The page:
In the past week, the US commemorated US senator John McCain, who passed away on Saturday last week. Many in the US and around the world have spoken eloquently of his courage, principles and passion for justice, freedom and fairness.
It is thus also appropriate to say a few words about what he meant for Taiwan. This is by no means a complete picture, as Taiwanese were only able to witness a few of the moments when he focused on the nation and spoke out on issues of importance to it.
As early as 2005, McCain expressed concern about the Chinese military buildup and supported the inclusion in the US National Defense Authorization Act of a clause “strengthening military ties between Taiwan and the United States by enhancing communication and exchanges between US senior military officials and their counterparts from Taiwan.”
In October 2008 — during his race for the presidency against then-US senator Barack Obama — McCain commented on an arms sale package for Taiwan by then-US president George W. Bush, saying it did not go far enough and should have included submarines and F-16s.
“I believe that America should continue to sell defensive weapons to Taiwan in the future, in accordance with its security requirements, and stand by this remarkable free and democratic people,” McCain said.
In September 2011, McCain joined then-US senators Joe Lieberman, Jim Webb and Mark Kirk to welcome then-presidential candidate Tsai Ing-wen (蔡英文) to Washington.
At a meeting, McCain expressed concern about Chinese interference in Taiwanese elections, and spoke out for free and fair elections, as well as US arms sales to Taiwan.
In early June 2015, McCain hosted Tsai and her delegation in his office in Washington — along with US senators Jack Reed and Dan Sullivan — right after he got off a plane from a long trip to the Shangri La Dialogue in Singapore with a stop in Vietnam.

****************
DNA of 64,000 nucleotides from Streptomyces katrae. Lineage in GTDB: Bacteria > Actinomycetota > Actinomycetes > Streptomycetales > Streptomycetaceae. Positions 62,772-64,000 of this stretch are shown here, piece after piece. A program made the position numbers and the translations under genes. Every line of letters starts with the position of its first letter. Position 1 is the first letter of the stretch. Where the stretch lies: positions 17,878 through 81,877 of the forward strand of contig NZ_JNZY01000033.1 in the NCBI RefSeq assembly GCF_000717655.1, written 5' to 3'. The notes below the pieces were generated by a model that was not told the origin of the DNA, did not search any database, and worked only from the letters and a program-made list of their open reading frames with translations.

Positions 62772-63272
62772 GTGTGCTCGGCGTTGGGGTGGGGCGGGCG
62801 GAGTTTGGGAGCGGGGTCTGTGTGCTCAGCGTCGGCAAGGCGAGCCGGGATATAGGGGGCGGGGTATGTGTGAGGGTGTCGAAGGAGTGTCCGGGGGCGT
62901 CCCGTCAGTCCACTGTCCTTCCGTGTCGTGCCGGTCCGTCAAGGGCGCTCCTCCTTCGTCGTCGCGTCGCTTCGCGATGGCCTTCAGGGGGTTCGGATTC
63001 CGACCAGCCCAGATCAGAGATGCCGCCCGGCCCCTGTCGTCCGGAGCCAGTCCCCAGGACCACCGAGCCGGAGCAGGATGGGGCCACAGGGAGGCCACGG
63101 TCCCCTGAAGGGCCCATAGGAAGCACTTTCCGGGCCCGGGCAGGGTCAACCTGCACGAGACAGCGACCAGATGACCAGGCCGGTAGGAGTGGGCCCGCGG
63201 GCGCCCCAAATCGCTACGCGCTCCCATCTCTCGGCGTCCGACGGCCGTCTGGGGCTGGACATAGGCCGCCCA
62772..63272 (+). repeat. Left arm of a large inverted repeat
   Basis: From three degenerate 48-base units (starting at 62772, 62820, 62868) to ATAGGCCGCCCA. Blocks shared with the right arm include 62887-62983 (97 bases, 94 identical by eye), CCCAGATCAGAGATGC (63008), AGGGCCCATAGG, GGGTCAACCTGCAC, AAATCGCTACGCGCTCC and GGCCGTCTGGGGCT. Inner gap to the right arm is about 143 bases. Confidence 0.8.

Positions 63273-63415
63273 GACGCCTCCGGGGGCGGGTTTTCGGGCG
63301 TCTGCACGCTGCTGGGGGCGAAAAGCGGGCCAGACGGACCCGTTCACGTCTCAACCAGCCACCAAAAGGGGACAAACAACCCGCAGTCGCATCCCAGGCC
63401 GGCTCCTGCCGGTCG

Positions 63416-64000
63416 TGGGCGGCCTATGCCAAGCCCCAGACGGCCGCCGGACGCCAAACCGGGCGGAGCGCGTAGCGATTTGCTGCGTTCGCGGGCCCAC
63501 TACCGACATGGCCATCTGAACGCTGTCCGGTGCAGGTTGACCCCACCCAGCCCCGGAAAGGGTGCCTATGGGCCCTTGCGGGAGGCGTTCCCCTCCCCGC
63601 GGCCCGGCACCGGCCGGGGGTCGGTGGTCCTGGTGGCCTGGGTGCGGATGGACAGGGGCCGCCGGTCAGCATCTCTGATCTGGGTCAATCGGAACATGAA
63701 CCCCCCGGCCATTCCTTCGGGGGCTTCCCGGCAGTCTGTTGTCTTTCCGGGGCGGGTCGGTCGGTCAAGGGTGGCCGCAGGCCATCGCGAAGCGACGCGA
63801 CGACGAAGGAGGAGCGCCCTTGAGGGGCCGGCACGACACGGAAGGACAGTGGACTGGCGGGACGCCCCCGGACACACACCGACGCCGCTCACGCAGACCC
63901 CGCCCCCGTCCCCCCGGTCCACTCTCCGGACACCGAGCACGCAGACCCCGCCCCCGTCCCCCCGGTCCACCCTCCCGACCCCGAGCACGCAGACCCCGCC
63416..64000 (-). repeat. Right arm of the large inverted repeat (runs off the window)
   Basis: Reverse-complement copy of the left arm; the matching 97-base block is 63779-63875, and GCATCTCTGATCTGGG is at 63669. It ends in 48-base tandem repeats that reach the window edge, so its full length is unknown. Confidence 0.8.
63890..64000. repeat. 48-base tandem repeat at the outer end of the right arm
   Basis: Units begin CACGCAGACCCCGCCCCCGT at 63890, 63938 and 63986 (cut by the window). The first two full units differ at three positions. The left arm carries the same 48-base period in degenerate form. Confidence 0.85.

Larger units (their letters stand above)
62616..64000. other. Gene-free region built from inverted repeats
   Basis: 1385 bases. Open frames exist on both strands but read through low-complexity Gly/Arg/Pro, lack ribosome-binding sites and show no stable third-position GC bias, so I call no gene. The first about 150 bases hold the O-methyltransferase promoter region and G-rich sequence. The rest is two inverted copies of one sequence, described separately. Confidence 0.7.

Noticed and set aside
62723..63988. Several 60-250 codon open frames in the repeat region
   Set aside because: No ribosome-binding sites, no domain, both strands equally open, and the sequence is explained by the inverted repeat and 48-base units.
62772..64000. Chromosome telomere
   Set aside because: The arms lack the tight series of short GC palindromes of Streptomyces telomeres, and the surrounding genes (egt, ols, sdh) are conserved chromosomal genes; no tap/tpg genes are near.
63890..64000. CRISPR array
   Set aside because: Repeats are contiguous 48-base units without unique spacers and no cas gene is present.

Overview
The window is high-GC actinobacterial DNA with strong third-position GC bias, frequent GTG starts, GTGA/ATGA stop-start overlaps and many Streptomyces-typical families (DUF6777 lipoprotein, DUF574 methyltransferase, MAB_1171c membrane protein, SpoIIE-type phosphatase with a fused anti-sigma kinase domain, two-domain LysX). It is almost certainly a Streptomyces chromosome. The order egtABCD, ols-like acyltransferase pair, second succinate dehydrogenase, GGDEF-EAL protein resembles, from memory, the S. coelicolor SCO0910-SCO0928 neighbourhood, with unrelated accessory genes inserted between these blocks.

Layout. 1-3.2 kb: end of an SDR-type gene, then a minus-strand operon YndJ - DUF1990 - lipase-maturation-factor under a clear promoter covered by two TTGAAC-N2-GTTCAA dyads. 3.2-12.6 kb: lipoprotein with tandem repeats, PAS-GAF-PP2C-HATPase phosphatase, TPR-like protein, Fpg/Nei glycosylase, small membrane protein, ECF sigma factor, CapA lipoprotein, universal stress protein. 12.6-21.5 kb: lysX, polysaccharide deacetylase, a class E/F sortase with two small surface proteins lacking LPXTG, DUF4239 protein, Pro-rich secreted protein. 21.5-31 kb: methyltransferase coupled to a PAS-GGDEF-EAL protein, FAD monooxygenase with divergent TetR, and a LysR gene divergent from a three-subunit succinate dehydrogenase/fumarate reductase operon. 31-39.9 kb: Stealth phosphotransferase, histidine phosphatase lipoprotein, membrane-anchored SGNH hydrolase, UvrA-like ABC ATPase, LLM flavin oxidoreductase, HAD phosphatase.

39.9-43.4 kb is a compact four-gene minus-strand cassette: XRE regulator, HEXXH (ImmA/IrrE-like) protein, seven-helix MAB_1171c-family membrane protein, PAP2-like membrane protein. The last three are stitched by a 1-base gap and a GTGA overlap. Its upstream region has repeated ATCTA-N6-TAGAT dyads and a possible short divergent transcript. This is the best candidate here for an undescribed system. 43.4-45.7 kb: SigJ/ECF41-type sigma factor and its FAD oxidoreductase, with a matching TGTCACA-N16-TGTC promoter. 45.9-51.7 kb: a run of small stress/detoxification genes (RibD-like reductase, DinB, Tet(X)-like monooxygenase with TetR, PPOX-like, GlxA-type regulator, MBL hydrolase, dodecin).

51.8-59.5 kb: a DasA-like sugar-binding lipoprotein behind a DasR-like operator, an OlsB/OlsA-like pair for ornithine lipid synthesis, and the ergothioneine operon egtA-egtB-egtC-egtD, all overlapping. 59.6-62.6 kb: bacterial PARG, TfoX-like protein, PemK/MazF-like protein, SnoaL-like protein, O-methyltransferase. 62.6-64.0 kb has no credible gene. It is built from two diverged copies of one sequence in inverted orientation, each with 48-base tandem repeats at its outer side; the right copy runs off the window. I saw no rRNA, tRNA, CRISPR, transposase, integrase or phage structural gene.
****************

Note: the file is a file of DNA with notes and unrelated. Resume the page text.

When Tsai was elected in January 2016, McCain was one of the first to send a congratulatory message, saying: “I look forward to working with Dr Tsai to strengthen Taiwan’s democratic institutions and economic prosperity, including through support for Taiwan’s inclusion in future rounds of the Trans-Pacific Partnership. I also look forward to close cooperation on improving Taiwan’s security situation through arms sales and high-end military training that will ensure a stable cross-strait balance.”
Right after Tsai’s inauguration on May 20, 2016, McCain led a delegation of no fewer than seven US senators to Taipei to meet with her.
The US would remain committed to Taiwan’s security, McCain said at the meeting, adding that the visit was intended to reaffirm their commitment to the freedom and independence of Taiwan.
In the US, McCain is being honored as a true American hero: a man who stood for his principles, showed courage under severe duress and who was never afraid to speak up for righteousness and justice.
It is important for Taiwanese to remember him as a close and dear friend of the nation who was committed to supporting security, freedom and democracy.
Gerrit van der Wees is a former Dutch diplomat who served as publisher of Taiwan Communique from 1980 through 2016. He teaches History of Taiwan at George Mason University in Virginia.
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